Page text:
Team GB set new European medal record in Zurich

MO FARAH and Greg Rutherford starred as Great Britain ended a record-breaking Euro­pean Championships with a flourish, topping the medal table after winning five golds on an incredible last day.

Asha Philip, Ashleigh Nelson, Jodie Williams and Desiree Henry celebrate their gold medal. Picture: Reuters

Chris O’Hare was also among the medals, the Scot taking bronze in the 1,500m behind Mahiedine Mekhissi-­Benabbad – the first British medal in the event since Steve Cram and Seb Coe won gold and silver respectively in 1986.

“A bronze medal is a great way to end the summer,” O’Hare later tweeted.

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The British team will return home from Zurich with 23 ­medals following six wonderful days of athletics at the Stadion Letzigrund. That haul surpasses the previous record of 19 from Barcelona four years ago, while the 12 golds blew away the previous best of nine set in Budapest in 1998.

There were eight British medals in all on the final day, five of which were podium-topping displays as the team finished at the head of the medal list for the third time in the championships’ history.

The men’s 4x400 metres relay team got the ball rolling in the Swiss sun, before London 2012 stars Farah and Rutherford triumphed either side of the men’s 4x100m team.

Asha Phillip, Ashleigh Nelson, Jodie Williams and Desiree Henry added a fifth gold of a wonderful Sunday for the British team, romping to victory in the women’s sprint relay in 42.24 seconds – breaking the national record in the process.

“It was an incredibly special Sunday,” British Athletics performance director Neil Black said. “To see Mo flying around the track after all that stuff was brilliant; to see the relays converting and the girls setting a British record and to understand the effort, the pain, the trials and tribulations behind that to get these guys, to get these guys slick, has not been easy. They should be really happy and enjoy it for a few hours, for a few days and just think ‘we smashed it’.”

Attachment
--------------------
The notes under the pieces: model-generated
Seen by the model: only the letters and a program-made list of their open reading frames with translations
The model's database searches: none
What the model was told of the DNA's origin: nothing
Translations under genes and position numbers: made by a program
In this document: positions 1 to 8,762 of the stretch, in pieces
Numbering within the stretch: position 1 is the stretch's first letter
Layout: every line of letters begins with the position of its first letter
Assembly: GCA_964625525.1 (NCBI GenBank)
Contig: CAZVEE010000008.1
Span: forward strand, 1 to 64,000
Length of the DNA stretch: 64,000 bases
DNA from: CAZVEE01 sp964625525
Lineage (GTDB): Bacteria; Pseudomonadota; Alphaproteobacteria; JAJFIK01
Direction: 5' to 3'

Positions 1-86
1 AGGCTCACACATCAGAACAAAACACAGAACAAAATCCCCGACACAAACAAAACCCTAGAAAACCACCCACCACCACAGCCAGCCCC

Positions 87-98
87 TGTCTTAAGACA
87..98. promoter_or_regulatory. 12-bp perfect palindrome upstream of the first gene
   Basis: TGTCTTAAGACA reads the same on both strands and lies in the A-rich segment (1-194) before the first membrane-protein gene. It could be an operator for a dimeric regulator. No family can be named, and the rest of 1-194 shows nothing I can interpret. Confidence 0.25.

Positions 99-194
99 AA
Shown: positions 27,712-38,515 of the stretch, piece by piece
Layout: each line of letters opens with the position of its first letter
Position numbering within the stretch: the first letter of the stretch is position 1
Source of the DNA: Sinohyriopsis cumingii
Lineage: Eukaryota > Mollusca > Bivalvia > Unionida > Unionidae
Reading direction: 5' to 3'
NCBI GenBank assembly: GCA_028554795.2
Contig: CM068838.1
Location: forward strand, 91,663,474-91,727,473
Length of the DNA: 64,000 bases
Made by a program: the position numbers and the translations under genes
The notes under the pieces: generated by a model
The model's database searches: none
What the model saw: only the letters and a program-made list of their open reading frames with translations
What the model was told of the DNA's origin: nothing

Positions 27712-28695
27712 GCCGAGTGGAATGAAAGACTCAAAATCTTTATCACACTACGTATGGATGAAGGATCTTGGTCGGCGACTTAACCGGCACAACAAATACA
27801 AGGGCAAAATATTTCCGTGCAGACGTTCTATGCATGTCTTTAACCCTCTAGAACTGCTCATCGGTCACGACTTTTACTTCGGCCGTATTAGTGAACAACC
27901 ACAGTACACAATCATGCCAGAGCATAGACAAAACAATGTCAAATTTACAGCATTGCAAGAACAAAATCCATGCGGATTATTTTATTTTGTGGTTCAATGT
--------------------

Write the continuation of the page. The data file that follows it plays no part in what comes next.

Jo Pavey, a month shy of her 41st birthday, got these medal-laden championships under way by rolling back the years to win 10,000m gold on the opening night, which Farah followed up the following day by winning the men’s event. The 31-year-old Briton completed the European double in the final session in Zurich, putting a wretched 2014 behind him by impressively adding the 5,000m.

“This means a lot to me, particularly with everything I’ve gone through this year with the London Marathon [in which he finished a disappointing eighth place] and getting ill before coming here,” Farah said. “It would have been nice to go into the season without any problems, but that happens in life and you just have to get on with it.”

Rutherford – another star of “Super Saturday” at the London Olympics in 2012 – has enjoyed a better time this year, breaking the British long jump record before winning the Commonwealth Games and European Championship titles in quick succession – not that this success means any less.

“It’s fantastic,” Rutherford said after a winning leap of 8.29m. “It’s great to go out there and put out a couple of half-decent jumps and have another title.”

The individual success of Farah and Rutherford was capped by the marvellous performances of the British relay teams.

The men’s 4x400m team kicked things off as Conrad Williams, Matthew Hudson-Smith, Michael Bingham and Martyn Rooney broke the three-minute barrier on the way to gold.

The women’s quartet won bronze, as did Andy Vernon in the 5,000m, before both of Great Britain’s 4x100m teams topped the podium.

First up were the men and, despite being without 100m champion James Dasaolu and fellow sub-10 sprinter Chijindu Ujah, were deserved victors. Strong legs from James Ellington, Harry Aikines-Aryeetey and Richard Kilty gave Adam Gemili the opportunity to power home in a European-leading 37.93secs.

“These guys did all the work so it was easy for me to hold them off,” Gemili said after adding the relay crown to his individual 200m crown.

“It’s great to get another gold medal here and I hope we can be in the mix with the US and Jamaican sprinters next year. We came as the favourites and we practised a lot.”

The women, by contrast, were not considered favourites, yet performed fantastically to not only take gold but the national record as well.

In the last event on the track, Philip, Nelson, Jodie Williams and Henry crossed the line in a European-leading time of 42.24s.

“We’ve been looking for this national record this whole championships,” Williams said after adding relay gold to her 200m silver medal.